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john davies
notes from a small vicar
from a parish
in Liverpool, UK

    Monday, January 06, 2003
    Strong Love, Strange Peace
    Pevsner calls it perambulating. He means walking about. And thatÕs what IÕve been doing today. Perambulating with Pevsner. Walking around with a copy of his Buildings of England - South Lancashire in my coat pocket.

    Pevsner is oft-quoted at Holy Trinity when visitors arrive asking about the age and provenance of the place. "The finest work of these years in Lancashire was done by Sir Charles Reilly in Liverpool," he writes, "He was ingenious, versatile, and a believer in classicism. Witness his ... chancel of Wavertree parish church of 1911, which [grows] in stature the more one studies [it]."

    I followed the railway into town, from here, where that great westward sweep begins, to Edge Hill where the line drops deep below street level and is swallowed up in tunnels and cuttings underneath the university all the way into Lime Street.

    Perambulating with Pevsner -- follow the green line...

    As I walked I remembered that Pevsner was writing in 1969, and of course some of the places he saw on his travels have changed or disappeared by now. Pevsner casts some light on those which remain, but he can't tell the whole story. Of St Anne's Overbury Street he writes:
      "A big church. Prominent w tower."
    And he's right. It caught my eye from outside Tasker's DIY and drew me in. But the real story today is in the human traffic in and out of the place, the actvity of community care, as the church is a much-needed place of welcome and help for the area's many asylum-seekers. It was alive with people as I passed it today.

    I discovered bits of Liverpool I never knew. On my runs to the hospital for last rites I bounce the car over speed bumps at 30mph down Crown Street, and have never had time to notice the great bit of public green space that links university to town just there, nor the wierd-looking brick thing which is, I guess, the "strange, big, bottle-shaped railway ventilating shaft" which Pevsner notes.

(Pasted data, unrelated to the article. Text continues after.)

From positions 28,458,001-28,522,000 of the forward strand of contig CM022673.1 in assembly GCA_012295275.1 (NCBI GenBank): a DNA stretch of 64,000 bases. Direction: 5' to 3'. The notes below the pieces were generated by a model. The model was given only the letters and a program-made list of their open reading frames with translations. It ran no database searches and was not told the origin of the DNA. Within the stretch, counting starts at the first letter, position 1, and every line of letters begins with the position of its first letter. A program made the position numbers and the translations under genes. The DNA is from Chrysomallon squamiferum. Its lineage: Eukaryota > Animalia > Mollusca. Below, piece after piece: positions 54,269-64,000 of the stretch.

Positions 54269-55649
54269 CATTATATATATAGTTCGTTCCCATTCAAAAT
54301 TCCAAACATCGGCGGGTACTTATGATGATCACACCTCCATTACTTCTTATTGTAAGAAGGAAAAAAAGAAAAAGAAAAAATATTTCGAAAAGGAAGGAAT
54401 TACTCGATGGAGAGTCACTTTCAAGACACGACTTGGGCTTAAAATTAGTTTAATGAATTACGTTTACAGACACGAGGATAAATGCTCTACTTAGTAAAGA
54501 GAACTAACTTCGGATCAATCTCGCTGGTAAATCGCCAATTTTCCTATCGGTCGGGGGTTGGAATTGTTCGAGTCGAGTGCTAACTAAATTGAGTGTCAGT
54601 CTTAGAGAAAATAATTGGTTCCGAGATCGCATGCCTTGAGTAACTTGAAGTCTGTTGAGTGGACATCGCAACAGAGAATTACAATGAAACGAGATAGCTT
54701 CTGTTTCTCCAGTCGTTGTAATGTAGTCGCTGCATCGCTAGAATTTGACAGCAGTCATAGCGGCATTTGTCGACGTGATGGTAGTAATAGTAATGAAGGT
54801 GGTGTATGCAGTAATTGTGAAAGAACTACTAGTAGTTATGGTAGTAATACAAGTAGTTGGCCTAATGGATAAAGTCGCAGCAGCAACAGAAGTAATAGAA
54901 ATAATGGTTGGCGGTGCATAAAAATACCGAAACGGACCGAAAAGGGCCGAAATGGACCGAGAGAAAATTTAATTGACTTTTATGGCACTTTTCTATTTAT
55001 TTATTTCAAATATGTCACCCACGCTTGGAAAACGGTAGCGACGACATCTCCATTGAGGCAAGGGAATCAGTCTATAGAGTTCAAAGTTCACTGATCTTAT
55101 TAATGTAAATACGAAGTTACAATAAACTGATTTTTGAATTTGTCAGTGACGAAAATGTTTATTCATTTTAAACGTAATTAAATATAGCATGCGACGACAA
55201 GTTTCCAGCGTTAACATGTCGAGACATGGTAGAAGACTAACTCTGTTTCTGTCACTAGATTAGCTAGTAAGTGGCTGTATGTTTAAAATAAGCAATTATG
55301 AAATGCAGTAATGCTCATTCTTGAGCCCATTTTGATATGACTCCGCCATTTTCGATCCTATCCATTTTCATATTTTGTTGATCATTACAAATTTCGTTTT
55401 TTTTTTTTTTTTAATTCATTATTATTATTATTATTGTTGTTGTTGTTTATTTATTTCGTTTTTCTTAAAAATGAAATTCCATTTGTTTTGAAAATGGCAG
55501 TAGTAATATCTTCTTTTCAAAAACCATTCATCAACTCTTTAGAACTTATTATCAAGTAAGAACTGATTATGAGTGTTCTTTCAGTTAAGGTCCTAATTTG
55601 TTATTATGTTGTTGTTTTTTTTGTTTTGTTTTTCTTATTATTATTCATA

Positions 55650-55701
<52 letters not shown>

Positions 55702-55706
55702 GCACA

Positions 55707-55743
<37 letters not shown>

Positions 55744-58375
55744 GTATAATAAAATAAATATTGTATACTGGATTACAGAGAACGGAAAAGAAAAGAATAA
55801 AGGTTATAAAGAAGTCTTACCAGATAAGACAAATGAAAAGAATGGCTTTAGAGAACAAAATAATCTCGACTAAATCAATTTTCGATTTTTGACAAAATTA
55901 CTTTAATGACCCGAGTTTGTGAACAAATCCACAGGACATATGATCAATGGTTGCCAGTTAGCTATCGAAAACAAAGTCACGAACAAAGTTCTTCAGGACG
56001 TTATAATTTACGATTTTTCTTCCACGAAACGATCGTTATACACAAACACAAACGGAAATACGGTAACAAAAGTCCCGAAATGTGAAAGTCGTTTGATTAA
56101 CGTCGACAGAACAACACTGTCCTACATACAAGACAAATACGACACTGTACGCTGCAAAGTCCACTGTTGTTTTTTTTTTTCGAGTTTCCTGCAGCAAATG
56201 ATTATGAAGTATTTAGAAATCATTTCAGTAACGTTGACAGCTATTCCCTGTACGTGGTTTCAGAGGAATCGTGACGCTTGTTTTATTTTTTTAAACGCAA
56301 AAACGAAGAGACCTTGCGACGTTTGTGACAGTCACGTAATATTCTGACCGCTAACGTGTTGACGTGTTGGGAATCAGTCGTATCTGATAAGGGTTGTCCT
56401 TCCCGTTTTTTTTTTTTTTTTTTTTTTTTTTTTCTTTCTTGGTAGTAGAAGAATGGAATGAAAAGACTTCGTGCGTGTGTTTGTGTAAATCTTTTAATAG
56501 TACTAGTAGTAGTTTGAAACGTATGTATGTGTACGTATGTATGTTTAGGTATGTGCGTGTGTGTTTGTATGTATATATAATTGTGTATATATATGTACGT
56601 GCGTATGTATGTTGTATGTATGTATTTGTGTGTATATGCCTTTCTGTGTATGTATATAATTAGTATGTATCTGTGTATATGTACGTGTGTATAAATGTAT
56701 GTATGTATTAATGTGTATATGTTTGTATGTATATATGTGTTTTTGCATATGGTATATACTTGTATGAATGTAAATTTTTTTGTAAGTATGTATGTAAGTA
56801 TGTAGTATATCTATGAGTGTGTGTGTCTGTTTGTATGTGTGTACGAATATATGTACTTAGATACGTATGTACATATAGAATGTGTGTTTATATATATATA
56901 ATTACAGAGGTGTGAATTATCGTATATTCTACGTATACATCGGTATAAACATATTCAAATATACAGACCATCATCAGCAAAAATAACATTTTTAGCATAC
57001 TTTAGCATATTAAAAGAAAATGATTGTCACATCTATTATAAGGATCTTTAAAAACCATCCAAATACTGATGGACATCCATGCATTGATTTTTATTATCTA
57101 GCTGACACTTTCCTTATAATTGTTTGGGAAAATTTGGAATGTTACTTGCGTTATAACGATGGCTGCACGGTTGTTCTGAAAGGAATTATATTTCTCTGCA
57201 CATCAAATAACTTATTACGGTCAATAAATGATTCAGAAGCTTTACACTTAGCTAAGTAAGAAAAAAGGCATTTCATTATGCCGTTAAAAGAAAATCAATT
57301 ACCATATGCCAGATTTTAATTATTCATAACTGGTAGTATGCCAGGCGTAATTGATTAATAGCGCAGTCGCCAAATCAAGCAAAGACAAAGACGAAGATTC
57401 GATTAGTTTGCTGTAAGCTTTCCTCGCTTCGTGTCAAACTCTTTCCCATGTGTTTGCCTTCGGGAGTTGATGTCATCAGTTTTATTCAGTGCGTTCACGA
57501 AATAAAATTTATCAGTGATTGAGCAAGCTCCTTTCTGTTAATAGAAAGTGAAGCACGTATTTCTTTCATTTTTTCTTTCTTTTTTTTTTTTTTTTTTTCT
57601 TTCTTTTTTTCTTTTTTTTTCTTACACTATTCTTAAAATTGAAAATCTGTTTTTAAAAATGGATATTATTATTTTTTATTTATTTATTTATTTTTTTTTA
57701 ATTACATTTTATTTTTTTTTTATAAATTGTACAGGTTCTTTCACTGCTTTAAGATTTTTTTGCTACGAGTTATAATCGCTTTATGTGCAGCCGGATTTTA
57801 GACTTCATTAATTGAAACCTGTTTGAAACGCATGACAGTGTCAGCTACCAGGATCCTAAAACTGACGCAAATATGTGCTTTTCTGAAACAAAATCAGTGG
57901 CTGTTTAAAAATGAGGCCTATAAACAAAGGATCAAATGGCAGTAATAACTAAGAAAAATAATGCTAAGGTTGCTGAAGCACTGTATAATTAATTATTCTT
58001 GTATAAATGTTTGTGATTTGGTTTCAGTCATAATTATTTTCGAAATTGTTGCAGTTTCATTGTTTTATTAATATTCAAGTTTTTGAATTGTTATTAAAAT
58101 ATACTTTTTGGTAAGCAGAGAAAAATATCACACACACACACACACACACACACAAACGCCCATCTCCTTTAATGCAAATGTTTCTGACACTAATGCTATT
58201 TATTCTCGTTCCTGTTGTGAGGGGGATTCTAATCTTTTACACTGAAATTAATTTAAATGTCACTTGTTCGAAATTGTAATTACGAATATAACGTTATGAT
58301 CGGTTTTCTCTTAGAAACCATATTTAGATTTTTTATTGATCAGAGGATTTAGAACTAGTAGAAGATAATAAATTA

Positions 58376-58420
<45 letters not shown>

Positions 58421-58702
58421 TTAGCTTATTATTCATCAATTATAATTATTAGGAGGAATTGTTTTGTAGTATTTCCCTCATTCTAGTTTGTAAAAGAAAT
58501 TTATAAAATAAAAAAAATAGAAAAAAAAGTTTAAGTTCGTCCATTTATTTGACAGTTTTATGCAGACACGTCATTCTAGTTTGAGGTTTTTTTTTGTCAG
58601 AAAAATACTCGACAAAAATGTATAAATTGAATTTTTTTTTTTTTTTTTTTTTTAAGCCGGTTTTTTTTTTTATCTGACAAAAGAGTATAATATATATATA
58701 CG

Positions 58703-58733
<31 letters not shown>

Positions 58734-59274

And I reacquainted myself with familiar friends. It being a crisp bright winter's day I felt drawn into the RC Cathedral, initially to use the loos but then to sit and soak in the rich deep colour of the place; not tangled up, but wrapped around in blue. Pevsner's not keen on the cathedral's exterior but says, "the interior is easier on the eyes and the mind." On days like today when the dark stained glass comes into its own, it is a uniquely satisfying place to sit. And, whilst removed, it's also deeply connected to the urban realities of its people, as demonstrated by a 'Covenant with the Poor' signed by Archbishop Kelly, and on display by a side chapel. A commitment by the hierachy to have the city's neediest at the heart of their obligations.

    Homeward bound, I bypassed a young couple arguing aggressively at the 'tunnel' entrance to St James's Cemetery. She was determined to avoid walking through there; he wanted the adventure. Pevsner calls it "the most romantic cemetery in England", but it wasn't working for them. While stepping on in, I sympathised with her because it can feel like a spooky place. But it is remarkable, crafted in the 1820s from an abandoned quarry. When you're swallowed up in it, it seems as deep as the cathedral beside it is high. It's a neglected gem in the city, (even Pevsner said that in 1969) and recently the Friends of St James's formed "to work to improve the appearance of the area and encourage greater use of St James by both local people and visitors."

    A bit rattled by the cemetery, I walked back along Windsor Street sensitised to the decay and violence of this part of Toxteth. A boarded-up old church, a car smashed in outside a dowdy tenement block, children playing aggressively, fire-lighting, stone-throwing, threatening. This is my old stamping-ground and I love it. Some words I'd read in Sojourners this morning returned to me - musician Bill Mallonee of the Vigilantes of Love said,
      "Are we going to war? Mr. Bush is making me nervous. I wish we could incarnate a way of peace that looks tough and beautiful. I try to pray the rosary daily for this."
    Peace tough and beautiful. I wanted that for Windsor Street today.

    Oddly, I didn't have Pevsner nor the Vigilantes of Love for company from there, as I took the last leg through the gorgeous south parks back home. Instead it was old maverick Larry Norman, whose Strong Love, Strange Peace entered my head and became a kind of prayer:
      Backstage I cross the middle ground,
      Curtains up, house lights down.
      I sing love songs and pass myself around,
      But afterwards some people say
      They thought I put them down.
      They feel so bad, it doesn't matter what I say,
      I hope tomorrow they have a better day.
      They seem so trapped, they need release,
      They need your strong love and strange peace.

      Reporters question me: is this a new direction for the young?
      How lamb-like their faces, how snake-like their tongues.
      They quote me perfectly then rewrite every word I speak.
      And go away convinced we are some new kind of freak.
      I feel so good it doesn't matter what they say,
      I hope tomorrow they have a better day.
      We're all so trapped, we need release,
      We need your strong love and strange peace.